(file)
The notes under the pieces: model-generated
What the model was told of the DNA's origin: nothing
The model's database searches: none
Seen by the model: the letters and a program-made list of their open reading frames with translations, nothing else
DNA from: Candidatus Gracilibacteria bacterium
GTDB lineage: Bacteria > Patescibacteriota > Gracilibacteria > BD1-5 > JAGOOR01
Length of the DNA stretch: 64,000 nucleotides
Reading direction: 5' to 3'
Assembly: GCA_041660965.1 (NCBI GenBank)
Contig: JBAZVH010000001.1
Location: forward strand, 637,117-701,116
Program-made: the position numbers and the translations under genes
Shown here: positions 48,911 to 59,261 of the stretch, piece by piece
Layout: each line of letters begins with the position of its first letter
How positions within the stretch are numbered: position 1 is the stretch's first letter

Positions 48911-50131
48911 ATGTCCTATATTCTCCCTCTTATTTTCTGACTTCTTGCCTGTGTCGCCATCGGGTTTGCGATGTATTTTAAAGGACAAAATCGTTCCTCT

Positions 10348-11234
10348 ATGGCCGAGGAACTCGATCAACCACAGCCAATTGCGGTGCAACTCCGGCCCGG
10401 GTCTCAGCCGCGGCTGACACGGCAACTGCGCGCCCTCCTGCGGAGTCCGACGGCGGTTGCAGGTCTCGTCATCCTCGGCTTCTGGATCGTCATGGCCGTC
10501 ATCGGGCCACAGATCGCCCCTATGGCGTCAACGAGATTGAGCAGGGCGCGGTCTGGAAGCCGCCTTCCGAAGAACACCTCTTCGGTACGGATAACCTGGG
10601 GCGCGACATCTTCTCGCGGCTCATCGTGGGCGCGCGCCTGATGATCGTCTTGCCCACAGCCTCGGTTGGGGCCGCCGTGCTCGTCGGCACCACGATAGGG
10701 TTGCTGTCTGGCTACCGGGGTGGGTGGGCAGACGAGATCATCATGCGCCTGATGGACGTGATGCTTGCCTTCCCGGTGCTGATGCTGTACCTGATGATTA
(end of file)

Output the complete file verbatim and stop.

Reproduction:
The notes under the pieces: model-generated
What the model was told of the DNA's origin: nothing
The model's database searches: none
Seen by the model: the letters and a program-made list of their open reading frames with translations, nothing else
DNA from: Candidatus Gracilibacteria bacterium
GTDB lineage: Bacteria > Patescibacteriota > Gracilibacteria > BD1-5 > JAGOOR01
Length of the DNA stretch: 64,000 nucleotides
Reading direction: 5' to 3'
Assembly: GCA_041660965.1 (NCBI GenBank)
Contig: JBAZVH010000001.1
Location: forward strand, 637,117-701,116
Program-made: the position numbers and the translations under genes
Shown here: positions 48,911 to 59,261 of the stretch, piece by piece
Layout: each line of letters begins with the position of its first letter
How positions within the stretch are numbered: position 1 is the stretch's first letter

Positions 48911-50131
48911 ATGTCCTATATTCTCCCTCTTATTTTCTGACTTCTTGCCTGTGTCGCCATCGGGTTTGCGATGTATTTTAAAGGACAAAATCGTTCCTCT

Positions 10348-11234
10348 ATGGCCGAGGAACTCGATCAACCACAGCCAATTGCGGTGCAACTCCGGCCCGG
10401 GTCTCAGCCGCGGCTGACACGGCAACTGCGCGCCCTCCTGCGGAGTCCGACGGCGGTTGCAGGTCTCGTCATCCTCGGCTTCTGGATCGTCATGGCCGTC
10501 ATCGGGCCACAGATCGCCCCTATGGCGTCAACGAGATTGAGCAGGGCGCGGTCTGGAAGCCGCCTTCCGAAGAACACCTCTTCGGTACGGATAACCTGGG
10601 GCGCGACATCTTCTCGCGGCTCATCGTGGGCGCGCGCCTGATGATCGTCTTGCCCACAGCCTCGGTTGGGGCCGCCGTGCTCGTCGGCACCACGATAGGG
10701 TTGCTGTCTGGCTACCGGGGTGGGTGGGCAGACGAGATCATCATGCGCCTGATGGACGTGATGCTTGCCTTCCCGGTGCTGATGCTGTACCTGATGATTA